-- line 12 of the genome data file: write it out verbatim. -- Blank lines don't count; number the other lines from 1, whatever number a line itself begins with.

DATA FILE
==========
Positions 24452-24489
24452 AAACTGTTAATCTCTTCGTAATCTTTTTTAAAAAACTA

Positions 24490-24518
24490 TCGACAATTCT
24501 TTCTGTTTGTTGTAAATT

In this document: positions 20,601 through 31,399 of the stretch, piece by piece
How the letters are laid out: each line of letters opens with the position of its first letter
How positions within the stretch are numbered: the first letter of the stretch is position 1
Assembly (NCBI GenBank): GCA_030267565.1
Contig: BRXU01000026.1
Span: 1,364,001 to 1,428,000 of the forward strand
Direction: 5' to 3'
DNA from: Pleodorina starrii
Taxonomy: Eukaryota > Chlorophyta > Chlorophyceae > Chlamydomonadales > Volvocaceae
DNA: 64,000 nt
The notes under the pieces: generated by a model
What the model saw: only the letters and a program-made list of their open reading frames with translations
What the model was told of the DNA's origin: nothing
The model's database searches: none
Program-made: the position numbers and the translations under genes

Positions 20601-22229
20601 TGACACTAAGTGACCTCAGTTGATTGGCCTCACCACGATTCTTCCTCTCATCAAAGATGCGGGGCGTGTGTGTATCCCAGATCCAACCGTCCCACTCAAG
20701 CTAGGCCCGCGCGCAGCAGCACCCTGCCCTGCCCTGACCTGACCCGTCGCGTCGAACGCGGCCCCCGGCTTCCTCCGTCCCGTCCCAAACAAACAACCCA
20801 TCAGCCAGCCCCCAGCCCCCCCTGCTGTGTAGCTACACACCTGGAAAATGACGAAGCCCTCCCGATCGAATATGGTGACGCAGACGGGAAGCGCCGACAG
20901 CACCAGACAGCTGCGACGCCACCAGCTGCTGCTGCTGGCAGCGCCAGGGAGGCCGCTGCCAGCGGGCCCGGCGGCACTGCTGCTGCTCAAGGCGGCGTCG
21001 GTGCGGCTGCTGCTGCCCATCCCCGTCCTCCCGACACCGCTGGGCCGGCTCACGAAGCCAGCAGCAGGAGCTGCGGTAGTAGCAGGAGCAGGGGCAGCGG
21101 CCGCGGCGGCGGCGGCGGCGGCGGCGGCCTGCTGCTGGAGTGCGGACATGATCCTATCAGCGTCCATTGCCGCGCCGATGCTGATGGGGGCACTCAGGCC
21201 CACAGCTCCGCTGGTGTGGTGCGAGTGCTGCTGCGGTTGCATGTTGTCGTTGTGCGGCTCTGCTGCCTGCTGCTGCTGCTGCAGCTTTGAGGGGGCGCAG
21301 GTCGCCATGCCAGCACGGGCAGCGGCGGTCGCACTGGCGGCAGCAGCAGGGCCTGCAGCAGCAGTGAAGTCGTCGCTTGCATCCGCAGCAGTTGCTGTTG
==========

Direction: 5' to 3'